Our favourite historical baking recipes

Our favourite historical baking recipes

by Great British Chefs 17 October 2017

While avocado-based chocolate cakes, pandan-flavoured icing and high-tech wizardry might be the things that get all the headlines, it’s the traditional cakes and bakes of Britain that offer the most comforting flavour. Here are a few of our favourites.

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Great British Chefs is a team of passionate food lovers dedicated to bringing you the latest food stories, news and reviews.

Great British Chefs is a team of passionate food lovers dedicated to bringing you the latest food stories, news and reviews.

Baking is one of the oldest methods of cooking, and in the UK some of our most beloved recipes can be dated back to the ovens of yesteryear. Back then, sweet dishes would be reserved for noblemen and royalty, as ingredients we take for granted today such as spice, sugar and almonds were incredibly rare and expensive.

While many of our ancestors enjoyed flavour combinations that you’d rarely see today (the combination of sickly sweet fruits and gamey meats from all sorts of animals in a pie doesn’t enjoy the same popularity it had in the nineteenth century), there are some bakes that have stood the test of time. Here are some of our best recipes that can be traced back hundreds of years.

1. Beef, stout and oyster pie

Beef and oyster was a popular combination in Victorian times, as oysters were regarded as a cheap source of protein for poor people. Beef was expensive, so thrifty cooks could pad out their pie fillings with the shellfish instead, often using ale to make the gravy. Today, oysters are regarded as a luxury and tend to be eaten on their own so we can appreciate the flavour, but this pie recipe shows how delicious they can be encased in pastry.

2. Bakewell pudding

Bakewell tart is one of Britain’s great bakes, but it originally started life as a pudding in the nineteenth century. The sugar and almonds needed to create this decadent pud would have meant only the wealthy could afford it, but today it’s an easy, affordable dessert to put together. Mark Hix’s recipe is a fantastic way to bring it into the twenty-first century.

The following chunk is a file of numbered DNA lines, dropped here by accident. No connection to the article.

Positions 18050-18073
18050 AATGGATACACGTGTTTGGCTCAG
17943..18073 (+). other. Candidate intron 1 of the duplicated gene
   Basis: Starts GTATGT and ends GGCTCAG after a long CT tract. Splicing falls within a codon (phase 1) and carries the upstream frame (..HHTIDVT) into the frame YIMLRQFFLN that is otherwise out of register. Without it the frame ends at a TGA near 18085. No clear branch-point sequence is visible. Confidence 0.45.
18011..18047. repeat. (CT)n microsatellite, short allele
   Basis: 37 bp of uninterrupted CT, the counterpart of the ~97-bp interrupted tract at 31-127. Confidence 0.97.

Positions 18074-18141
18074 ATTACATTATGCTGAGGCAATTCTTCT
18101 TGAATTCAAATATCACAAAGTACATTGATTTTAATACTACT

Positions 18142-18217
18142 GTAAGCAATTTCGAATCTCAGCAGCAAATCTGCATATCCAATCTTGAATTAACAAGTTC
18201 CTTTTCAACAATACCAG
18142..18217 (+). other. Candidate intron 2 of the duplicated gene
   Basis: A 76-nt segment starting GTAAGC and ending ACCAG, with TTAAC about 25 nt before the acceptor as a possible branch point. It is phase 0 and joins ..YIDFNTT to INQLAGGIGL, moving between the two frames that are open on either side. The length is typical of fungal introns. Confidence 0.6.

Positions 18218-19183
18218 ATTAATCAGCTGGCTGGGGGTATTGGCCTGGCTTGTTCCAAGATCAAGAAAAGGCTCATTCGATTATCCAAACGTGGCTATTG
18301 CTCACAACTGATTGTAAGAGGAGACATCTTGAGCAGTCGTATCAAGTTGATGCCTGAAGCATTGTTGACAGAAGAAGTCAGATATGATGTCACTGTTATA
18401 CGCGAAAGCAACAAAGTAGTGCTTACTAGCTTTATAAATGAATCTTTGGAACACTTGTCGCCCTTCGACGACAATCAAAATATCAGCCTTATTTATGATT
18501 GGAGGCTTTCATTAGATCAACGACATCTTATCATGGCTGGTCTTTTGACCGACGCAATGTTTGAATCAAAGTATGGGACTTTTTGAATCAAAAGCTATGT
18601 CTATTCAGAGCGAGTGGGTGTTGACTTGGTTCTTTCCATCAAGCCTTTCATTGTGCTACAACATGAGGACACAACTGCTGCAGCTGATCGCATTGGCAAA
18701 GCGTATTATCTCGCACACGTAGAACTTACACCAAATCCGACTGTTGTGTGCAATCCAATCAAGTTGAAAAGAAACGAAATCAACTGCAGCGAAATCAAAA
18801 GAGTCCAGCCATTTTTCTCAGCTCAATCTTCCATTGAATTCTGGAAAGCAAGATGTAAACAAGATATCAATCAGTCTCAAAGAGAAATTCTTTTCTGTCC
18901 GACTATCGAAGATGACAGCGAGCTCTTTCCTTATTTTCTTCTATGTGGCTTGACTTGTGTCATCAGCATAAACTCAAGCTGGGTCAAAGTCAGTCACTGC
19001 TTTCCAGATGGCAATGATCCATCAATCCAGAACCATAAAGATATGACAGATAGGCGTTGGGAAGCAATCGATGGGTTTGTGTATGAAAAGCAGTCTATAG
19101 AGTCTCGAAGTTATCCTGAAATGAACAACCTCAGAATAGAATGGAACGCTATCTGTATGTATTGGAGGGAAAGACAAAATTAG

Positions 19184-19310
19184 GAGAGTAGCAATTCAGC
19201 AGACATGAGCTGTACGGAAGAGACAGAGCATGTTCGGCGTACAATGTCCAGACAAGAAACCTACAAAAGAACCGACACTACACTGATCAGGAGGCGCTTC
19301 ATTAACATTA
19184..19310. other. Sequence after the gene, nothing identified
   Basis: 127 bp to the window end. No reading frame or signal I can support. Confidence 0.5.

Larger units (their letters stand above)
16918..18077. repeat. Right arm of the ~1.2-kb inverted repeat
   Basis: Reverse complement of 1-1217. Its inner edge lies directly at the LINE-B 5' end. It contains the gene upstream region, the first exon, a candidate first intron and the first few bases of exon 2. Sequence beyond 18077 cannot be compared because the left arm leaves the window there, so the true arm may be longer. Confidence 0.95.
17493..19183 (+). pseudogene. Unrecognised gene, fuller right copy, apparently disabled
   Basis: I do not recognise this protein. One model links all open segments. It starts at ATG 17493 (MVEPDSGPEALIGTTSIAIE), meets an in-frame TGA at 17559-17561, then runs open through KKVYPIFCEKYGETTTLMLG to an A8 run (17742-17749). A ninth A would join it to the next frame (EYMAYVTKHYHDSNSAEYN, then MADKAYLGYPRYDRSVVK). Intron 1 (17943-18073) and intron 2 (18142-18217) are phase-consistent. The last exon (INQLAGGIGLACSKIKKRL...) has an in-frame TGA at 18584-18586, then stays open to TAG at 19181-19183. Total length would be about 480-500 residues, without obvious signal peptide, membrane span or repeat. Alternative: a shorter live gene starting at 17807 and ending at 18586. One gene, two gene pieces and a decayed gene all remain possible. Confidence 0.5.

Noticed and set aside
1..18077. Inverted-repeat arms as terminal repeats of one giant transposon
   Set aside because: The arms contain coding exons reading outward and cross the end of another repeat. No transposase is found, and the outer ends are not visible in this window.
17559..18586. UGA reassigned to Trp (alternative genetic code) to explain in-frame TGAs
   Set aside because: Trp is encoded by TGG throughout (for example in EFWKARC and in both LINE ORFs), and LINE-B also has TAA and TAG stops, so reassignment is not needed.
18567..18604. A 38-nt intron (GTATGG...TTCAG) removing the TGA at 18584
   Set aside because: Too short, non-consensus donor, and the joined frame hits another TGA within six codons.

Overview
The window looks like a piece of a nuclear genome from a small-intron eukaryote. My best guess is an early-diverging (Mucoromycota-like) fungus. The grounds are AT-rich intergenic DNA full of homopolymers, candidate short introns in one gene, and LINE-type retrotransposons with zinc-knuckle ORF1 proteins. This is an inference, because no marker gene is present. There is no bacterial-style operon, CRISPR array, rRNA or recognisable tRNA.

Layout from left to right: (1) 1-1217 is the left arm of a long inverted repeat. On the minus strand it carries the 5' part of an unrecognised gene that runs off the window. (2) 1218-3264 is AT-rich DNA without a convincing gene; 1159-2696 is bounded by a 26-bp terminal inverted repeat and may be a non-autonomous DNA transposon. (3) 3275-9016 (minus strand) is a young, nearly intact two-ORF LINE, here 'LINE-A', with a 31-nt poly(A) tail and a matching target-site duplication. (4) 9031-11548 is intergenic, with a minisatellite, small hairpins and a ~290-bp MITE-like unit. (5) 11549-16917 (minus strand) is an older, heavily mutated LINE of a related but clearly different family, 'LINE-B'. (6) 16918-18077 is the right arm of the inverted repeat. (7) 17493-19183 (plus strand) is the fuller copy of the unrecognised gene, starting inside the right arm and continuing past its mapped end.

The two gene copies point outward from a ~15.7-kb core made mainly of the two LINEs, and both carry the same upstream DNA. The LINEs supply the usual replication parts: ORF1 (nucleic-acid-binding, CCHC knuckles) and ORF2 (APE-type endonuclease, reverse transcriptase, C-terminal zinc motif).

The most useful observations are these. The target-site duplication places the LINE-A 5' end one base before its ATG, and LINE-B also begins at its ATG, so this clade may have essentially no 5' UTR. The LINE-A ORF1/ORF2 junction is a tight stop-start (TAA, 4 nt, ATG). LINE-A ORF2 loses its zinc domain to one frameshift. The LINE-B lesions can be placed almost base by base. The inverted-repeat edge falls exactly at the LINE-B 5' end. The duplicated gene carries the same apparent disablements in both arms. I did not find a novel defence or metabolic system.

3. Madeleines

These quintessentially French delicacies might not be British but they’re loved throughout Europe for their light, airy and subtle flavour. First written about in the eighteenth century, madeleines quickly became popular with the French bourgeoisie, and then entered the history books when author Marcel Proust wrote about them in his book In Search of Lost Time. You’ll need a special mould to achieve the iconic scallop shell shape, but follow Tom Aikens’ recipe to the letter and you can’t go wrong.

4. Simnel cake

Rarely seen at any time of year apart from Easter nowadays, simnel cake dates way back to the Middle Ages. It was probably originally boiled before being baked, but has changed over the years from a rudimentary fruit cake to include marzipan. The eleven balls of marzipan on top that represent Jesus’ disciples (minus Judas) first appeared in the 1970s, and it’s now very similar to a Christmas cake. Sally Abé’s version is simple to make and looks fantastic, thanks to the quick blast under the grill which browns the marzipan on top.

5. Cobnut and apple tart

If you were a Victorian living in Kent, then autumn would undoubtedly be your favourite time of year. That’s because both apples and cobnuts – which are like a tastier, more intense hazelnut – would be in season, resulting in some very delicious tarts and crumbles. Kentish cobnuts are a fantastic addition to all sorts of desserts, but this simple tart – made with earthy spelt flour – is a great way to show them off.